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28 Best Men’s Snowboard Boots 2016-2017

This year's best men's boots, selected by the Whitelines Team

Of all the snowboard equipment out there on the market, your snowboard boots are the one item whose performance will be most intimately linked to your own physical attributes: ie. how your plates of meat are shaped.

The swingtag on a pair of snowboard boots might reel off a list of features that sound perfect for your riding style, preferences and budget, but if they don’t fit the way your feet are built then, at best, they won’t perform as they should; at worst, your feet will hurt. It’s imperative that you actually take the time to try them on in a store and discuss things with their resident foot-fetishist.

“Seriously, take the time. Have no preconceptions of what looks ‘the hype’. Talk to a human. Listen to your body. Your feet will thank you for it”

At the tests we attend, it’s impossible to get a true feel of a boot’s performance – we stick with our own, in order to better test the boots and bindings. Even if we did, our feet are different to yours; our feet are even different to ours! For this purchase, dispense with the digital and really make the effort to head to your local store and get the staff’s advice when buying snowboard boots.

But there are some things you should consider before heading off the couch. A decent rule of thumb is that if you’re still getting to grips with snowboarding or just prefer to ride at slower speeds, you’ll appreciate the forgivingness of a softer flexing boot. Whereas if you plan on riding a bunch and like to send it, look to stiffer models that offer more response and support.

Make sure you try on several different manufacturers’ options, as each brand will fit differently. Talk it all through with the shop staff and go for the one that holds your foot most snugly and securely. To go deeper into this, point your browser at our guide to buying snowboard boots.

Seriously, take the time. Have no preconceptions of what looks ‘the hype’. Talk to a human. Listen to your body. Your feet will thank you for it. But to get warmed up, here’s a look at what’s good in 2016/17.

Scroll down to view all men’s boots, or skip to a particular brand using the links below.

adidasBurton | DC | Deeluxe | Flow | HeadK2 | Northwave | Ride | Rome | Salomon | Thirty Two | Vans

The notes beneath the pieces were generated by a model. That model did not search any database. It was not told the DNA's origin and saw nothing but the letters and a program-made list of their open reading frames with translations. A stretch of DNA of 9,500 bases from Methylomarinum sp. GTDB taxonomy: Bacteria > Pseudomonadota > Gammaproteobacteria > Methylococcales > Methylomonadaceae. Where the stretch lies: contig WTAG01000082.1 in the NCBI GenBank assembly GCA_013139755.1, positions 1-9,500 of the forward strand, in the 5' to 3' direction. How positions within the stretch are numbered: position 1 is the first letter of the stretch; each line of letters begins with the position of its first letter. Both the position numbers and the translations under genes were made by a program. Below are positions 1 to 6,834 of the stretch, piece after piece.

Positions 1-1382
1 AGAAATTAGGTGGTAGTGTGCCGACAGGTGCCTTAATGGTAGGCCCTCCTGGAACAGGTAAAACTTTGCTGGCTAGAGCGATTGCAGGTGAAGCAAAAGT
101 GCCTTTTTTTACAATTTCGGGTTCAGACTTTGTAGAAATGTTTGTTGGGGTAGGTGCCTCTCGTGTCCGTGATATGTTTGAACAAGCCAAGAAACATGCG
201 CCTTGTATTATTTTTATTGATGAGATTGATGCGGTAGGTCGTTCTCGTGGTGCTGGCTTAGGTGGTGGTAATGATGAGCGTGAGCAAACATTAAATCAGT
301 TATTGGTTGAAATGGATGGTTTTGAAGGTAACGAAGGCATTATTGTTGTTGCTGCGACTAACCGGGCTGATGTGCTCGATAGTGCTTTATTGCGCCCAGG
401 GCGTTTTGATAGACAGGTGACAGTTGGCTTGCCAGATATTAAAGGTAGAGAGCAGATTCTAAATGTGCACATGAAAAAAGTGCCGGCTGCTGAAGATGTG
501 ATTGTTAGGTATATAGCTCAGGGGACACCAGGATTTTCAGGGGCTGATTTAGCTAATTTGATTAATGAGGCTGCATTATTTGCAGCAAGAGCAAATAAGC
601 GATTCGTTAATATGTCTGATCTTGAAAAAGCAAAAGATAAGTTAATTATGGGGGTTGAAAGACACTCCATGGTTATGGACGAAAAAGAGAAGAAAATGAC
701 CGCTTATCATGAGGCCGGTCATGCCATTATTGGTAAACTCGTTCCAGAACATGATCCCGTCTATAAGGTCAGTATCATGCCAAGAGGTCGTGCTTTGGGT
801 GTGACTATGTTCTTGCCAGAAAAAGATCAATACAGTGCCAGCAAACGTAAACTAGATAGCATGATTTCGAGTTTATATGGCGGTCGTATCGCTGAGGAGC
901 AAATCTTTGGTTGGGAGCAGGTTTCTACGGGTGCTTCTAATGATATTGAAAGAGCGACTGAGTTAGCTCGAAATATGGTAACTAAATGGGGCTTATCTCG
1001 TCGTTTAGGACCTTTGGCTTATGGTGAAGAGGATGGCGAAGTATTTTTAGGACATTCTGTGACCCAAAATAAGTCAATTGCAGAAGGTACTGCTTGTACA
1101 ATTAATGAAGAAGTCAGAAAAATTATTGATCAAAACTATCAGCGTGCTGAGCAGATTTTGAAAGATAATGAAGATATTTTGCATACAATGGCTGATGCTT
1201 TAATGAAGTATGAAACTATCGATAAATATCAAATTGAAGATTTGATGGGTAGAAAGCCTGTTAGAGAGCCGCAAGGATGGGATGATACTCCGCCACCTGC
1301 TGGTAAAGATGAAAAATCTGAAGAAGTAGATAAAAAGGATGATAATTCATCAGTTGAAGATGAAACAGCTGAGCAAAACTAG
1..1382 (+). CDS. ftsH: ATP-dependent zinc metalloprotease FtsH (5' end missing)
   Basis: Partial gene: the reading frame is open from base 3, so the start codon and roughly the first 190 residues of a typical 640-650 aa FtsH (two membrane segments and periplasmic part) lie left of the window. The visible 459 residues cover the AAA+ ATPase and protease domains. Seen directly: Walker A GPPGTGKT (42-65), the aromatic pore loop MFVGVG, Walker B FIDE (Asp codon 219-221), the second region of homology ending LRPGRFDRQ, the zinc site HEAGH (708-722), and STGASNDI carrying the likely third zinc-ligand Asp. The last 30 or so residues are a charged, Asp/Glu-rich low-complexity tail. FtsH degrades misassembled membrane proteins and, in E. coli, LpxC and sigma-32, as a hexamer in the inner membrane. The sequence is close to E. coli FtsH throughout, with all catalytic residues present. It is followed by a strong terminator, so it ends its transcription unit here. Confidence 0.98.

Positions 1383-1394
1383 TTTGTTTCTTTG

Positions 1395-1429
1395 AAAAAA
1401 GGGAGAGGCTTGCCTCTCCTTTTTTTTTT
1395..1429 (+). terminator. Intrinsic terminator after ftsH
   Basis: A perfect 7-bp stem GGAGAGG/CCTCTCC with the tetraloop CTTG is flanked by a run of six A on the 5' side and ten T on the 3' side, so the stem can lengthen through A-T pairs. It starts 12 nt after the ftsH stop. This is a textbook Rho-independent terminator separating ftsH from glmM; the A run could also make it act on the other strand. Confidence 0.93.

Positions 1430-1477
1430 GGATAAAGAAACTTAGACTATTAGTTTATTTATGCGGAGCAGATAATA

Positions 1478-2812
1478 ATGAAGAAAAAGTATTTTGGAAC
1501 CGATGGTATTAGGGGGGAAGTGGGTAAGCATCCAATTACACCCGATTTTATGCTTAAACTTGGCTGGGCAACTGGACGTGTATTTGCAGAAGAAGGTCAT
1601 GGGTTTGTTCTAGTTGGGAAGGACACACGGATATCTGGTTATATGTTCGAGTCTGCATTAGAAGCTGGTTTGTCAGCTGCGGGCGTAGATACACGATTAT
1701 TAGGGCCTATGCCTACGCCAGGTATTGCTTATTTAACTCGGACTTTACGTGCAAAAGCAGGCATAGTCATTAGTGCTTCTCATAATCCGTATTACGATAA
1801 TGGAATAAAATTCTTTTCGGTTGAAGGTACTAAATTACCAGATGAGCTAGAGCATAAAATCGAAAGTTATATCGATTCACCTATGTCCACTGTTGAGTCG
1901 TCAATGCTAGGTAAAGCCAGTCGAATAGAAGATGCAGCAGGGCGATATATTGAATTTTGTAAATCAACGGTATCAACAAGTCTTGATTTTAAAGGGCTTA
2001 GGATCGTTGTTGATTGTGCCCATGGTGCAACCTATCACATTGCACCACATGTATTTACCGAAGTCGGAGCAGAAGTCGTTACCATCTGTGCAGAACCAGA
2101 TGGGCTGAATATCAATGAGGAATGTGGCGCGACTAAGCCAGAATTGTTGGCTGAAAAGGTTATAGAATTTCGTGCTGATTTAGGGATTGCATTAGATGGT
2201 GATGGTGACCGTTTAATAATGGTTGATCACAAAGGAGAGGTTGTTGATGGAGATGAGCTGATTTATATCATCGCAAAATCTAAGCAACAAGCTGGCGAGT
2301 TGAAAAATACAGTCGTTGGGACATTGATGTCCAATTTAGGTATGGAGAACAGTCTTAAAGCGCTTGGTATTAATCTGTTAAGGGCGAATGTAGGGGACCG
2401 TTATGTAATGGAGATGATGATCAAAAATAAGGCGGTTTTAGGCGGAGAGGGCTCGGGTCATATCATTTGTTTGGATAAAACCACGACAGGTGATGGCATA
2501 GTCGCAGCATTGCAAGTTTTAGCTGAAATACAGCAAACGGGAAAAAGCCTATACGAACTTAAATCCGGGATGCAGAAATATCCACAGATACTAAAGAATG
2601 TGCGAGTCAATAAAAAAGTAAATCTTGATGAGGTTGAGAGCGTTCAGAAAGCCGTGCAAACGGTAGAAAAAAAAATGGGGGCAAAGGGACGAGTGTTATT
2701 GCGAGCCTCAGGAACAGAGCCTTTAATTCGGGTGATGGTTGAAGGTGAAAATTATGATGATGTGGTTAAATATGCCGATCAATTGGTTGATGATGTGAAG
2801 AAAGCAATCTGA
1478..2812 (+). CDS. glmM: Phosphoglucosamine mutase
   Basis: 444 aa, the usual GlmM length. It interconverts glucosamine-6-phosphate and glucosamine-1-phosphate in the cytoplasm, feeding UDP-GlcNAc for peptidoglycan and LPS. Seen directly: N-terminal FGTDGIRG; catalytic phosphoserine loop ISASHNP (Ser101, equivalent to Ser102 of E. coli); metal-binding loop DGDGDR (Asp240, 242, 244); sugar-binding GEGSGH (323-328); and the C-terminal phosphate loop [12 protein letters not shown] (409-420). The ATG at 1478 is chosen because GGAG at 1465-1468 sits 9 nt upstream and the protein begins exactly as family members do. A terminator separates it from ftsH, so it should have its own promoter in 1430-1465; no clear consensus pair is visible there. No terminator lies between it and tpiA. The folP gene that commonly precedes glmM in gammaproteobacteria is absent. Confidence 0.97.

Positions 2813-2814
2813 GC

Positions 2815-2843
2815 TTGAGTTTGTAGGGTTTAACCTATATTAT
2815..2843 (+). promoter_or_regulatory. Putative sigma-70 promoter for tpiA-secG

All photographs by Sami Tuoriniemi – click any image to enlarge

 Production: Tom Copsey / Andrew Duthie / Tobias Grünwald / Sam Oetiker / Sami Tuoriniemi

adidas Samba Snowboard Boot 2016-2017

You’ve no doubt seen those little gold letters before; the styling of the adidas Samba pays homage to the classic shoe of the same name. While it may still have some way to go before it’s as iconic as that one, the snowboard boot version is a winner.

This one is built for freestyle, with a forgiving flex that lets you stay loose in the park. The tongue is the star here, a stitch-free model that is built to maintain its shape and flex after many a park lap. The outer shell is built for mobility too; the design of the instep means that it won’t get all bent out of shape when you really get it creaking.

It’s got a traditional lace, which makes a lot of sense – last time we checked, the Samba shoe didn’t feature a speed system – and the sole is made from Continental rubber. It’s as grippy as a wet-weather tyre, which is something that’ll come in handy when you’re hiking an icy stairset – or staggering home from the pub. It’s also more than capable of handling the day-to-day shocks and chatter that you get from days on the hill.

The adidas Samba is a fine choice for the rider who likes a mellower boot that hasn’t skimped on aesthetics.

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adidas Tactical ADV Snowboard Boot 2016-2017

adidas use ‘Boost’ energy-returning foam in select snowboard boots, and the brand-new Tactical ADV is one of them.

For off-the-scale shock absorbing that works in all temperatures, look no further.

Selected for The Snowboard 100 – take a closer look at the 2016-2017 adidas Tactical ADV here

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Burton Concord Boa Snowboard Boot 2016-2017

Burton’s boot range tends to be heavier on traditional laces and the ‘Speed Zone’ system than Boas, but they put no less care into the construction of their coiler models. The Burton Concord Boa is a solid workhorse of a boot, a true all-rounder that gets you going in seconds.